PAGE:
Details of Penguins’ Failed Attempt to Trade Jason Zucker Emerge

Pittsburgh Penguins forward Jason Zucker has been a revelation in 2022-23 after an unfortunate up-and-down 2021-22 season. In fact, he’s been riding a personal high that began at the beginning of the season and has continued over the course of the year. He remains one of the Penguins’ most consistent performers, and has represented a beacon of stability in an otherwise rocky journey toward the Eastern Conference’s final playoff spot.

Jason Zucker Pittsburgh Penguins
Jason Zucker, Pittsburgh Penguins (Amy Irvin / The Hockey Writers)

Zucker firmly entrenched himself as a second-line forward and sits fifth on the team in scoring with 27 goals and 20 assists for a respectable total of 47 points. This is particularly impressive given his recent injury history, as he was limited to only 79 total games over the last two seasons. Despite his cult status and newfound reputation for timely scoring, it emerged that the Penguins had actually attempted to trade him this past offseason, and again at the trade deadline.

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General manager (GM) Ron Hextall held talks with his Vancouver Canucks counterpart Patrik Allvin ahead of the March 3 trade deadline in a vain attempt to trade Zucker for J.T. Miller. While this has been public knowledge for some time, new details have recently emerged as to just how close both teams got to pulling the trigger on a deal.

Zucker Deal Was In Final Stages

According to NHL insider Frank Seravalli, Hextall and company were fully prepared to send Zucker and a selection of first-round draft picks to the Canucks in exchange for Miller, while Vancouver was apparently planning to flip Zucker for more draft picks. Allvin only needed to find another team willing to take him on, which at that point was a risk given how sparingly he was known for playing at the time.

JT Miller Vancouver Canucks
JT Miller, Vancouver Canucks (Amy Irvin / The Hockey Writers)

On the Penguins’ side, Hextall may have been spooked by Miller’s recent contract extension, as the Canucks signed him to a seven-year, $56 million deal which is slated to kick in beginning in 2023-24. Given the Penguins’ recent complicated relationship with the salary cap, committing that much money to a single addition coupled with the long-term deals they had already given to Evgeni Malkin and Kris Letang might’ve caused some apprehension in the Pens’ front office. Zucker’s contract, on the other hand, ends after this season, and it would be a lot easier to find another suitor given how 2022-23 has turned out for him. Additionally, the Penguins may have evaluated Miller’s performance under former head coach Bruce Boudreau and seen his struggles defensively, for which they didn’t want to give up Zucker for that reason.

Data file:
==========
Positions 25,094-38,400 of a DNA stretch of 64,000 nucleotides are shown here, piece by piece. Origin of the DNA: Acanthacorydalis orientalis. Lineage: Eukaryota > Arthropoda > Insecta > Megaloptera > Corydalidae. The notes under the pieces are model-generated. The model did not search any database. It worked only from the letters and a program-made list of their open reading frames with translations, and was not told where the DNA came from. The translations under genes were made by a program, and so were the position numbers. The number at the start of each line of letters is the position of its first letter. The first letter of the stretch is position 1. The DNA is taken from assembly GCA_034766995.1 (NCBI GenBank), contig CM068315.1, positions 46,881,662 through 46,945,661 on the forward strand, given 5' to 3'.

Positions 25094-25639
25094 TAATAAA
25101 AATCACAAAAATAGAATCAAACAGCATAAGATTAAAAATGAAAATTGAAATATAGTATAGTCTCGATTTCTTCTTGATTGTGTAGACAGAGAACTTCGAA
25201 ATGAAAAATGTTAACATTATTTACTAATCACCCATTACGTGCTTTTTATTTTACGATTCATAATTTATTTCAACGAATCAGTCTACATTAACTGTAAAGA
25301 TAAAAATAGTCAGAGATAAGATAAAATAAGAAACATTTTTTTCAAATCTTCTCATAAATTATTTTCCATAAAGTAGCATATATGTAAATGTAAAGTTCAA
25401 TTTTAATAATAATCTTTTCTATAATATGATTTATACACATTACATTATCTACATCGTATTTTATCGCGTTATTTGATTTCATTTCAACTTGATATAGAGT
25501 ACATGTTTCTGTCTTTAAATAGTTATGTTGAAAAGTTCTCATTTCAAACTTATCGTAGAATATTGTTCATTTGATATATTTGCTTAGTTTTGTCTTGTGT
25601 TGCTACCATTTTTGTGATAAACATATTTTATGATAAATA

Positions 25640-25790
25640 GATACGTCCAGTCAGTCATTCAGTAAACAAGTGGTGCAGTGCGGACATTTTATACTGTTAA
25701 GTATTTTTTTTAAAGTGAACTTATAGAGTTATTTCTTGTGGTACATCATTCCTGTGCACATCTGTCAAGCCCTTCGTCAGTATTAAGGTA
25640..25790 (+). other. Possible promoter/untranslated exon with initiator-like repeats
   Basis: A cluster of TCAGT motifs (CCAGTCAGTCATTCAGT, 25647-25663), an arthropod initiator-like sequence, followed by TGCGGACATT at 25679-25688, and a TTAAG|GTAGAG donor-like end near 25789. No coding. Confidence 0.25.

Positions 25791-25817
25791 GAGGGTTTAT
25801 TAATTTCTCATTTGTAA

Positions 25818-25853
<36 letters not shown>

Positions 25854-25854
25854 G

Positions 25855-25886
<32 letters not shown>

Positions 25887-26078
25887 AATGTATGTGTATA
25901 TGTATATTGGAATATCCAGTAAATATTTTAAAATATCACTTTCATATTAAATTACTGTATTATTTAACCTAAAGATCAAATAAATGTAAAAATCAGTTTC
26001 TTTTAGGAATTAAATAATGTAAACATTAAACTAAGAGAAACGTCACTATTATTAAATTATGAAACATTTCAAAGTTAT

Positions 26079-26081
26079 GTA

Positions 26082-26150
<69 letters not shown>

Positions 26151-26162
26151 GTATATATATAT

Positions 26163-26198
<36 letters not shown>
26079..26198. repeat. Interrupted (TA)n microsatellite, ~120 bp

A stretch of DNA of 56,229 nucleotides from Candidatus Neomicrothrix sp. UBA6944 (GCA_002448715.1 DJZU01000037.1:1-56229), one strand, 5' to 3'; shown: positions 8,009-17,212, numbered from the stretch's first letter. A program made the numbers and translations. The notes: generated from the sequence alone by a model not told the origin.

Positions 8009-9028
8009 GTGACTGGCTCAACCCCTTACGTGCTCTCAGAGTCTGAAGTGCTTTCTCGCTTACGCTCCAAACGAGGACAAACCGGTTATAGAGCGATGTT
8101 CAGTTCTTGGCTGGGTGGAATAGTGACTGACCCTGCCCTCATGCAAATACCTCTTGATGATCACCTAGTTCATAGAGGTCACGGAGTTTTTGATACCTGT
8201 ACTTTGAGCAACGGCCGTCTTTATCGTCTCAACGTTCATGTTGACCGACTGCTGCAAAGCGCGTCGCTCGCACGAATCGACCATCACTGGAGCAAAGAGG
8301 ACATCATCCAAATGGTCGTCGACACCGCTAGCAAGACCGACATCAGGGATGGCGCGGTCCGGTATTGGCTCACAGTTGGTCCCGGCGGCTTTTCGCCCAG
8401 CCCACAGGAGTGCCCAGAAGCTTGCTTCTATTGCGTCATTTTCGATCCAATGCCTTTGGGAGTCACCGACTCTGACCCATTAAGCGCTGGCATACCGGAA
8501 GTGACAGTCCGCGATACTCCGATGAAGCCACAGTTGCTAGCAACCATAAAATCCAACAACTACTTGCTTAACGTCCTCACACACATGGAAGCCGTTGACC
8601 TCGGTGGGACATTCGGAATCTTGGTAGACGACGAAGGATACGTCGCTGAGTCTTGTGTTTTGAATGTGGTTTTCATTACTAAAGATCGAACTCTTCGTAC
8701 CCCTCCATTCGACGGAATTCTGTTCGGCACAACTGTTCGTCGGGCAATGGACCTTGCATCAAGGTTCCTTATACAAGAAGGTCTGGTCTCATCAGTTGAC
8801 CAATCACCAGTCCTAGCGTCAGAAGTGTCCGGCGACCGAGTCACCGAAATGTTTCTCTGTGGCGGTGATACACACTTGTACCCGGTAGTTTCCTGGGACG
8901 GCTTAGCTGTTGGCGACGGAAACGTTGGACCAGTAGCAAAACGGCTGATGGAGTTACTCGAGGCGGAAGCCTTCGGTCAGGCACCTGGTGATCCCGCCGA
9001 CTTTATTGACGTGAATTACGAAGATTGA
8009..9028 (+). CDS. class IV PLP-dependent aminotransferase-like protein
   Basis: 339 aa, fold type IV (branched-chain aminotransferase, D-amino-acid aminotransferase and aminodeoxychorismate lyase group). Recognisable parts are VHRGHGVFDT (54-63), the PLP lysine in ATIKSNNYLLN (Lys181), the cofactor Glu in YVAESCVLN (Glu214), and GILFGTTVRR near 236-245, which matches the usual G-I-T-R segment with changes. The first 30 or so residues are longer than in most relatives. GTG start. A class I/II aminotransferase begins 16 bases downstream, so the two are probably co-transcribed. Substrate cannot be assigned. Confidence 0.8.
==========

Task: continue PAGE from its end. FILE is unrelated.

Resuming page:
Penguins Thankful Trigger Not Pulled

While they were prepared to ship Zucker to the West Coast, his performance shortly before the deadline quickly caused the Penguins to abandon their pursuit of Miller. He was otherworldly in the eight games surrounding the deadline, scoring nine goals and playing his best hockey in years. He began scoring timely goals, including a crucial overtime winner which completed a season series sweep of the Tampa Bay Lightning. His play seems to indicate he is the most aware of what the Penguins are fighting for and what’s on the line if they fail to achieve their goal, of which Hextall is also mindful.

Kris Letang #58, Sidney Crosby #87 and Evgeni Malkin #71
PHILADELPHIA, PA – FEBRUARY 23: Kris Letang #58, Sidney Crosby #87 and Evgeni Malkin #71 of the Pittsburgh Penguins pose for a photo prior to the 2019 Coors Light NHL Stadium Series game between the Pittsburgh Penguins and the Philadelphia Flyers at Lincoln Financial Field on February 23, 2019 in Philadelphia, Pennsylvania. (Photo by Brian Babineau/NHLI via Getty Images)

Even though team captain Sidney Crosby has three seasons remaining on his current deal and Malkin and Letang were both signed to long-term extensions, it is now time to accept that anything short of success may trigger a rebuild not seen in the Steel City since Crosby was drafted first overall in 2005 by a near-bankrupt franchise. Although Crosby is having one of the best seasons of his career at age 35, the future of each superstar now needs to be reckoned with, and Zucker has provided much-needed support for Crosby while Malkin and Letang missed time.

Whatever the reason for the ultimate failure of the Zucker/Miller trade, the direction of both teams since the deadline definitely has Ron Hextall thanking his lucky stars the Canucks and Penguins weren’t able to come to an agreement, especially since the Penguins are in a fight for a playoff spot while the Canucks are toiling near the league’s basement. Zucker remains one of the Penguins’ locker room leaders, and it seems unfathomable that Hextall even considered sending him somewhere else.

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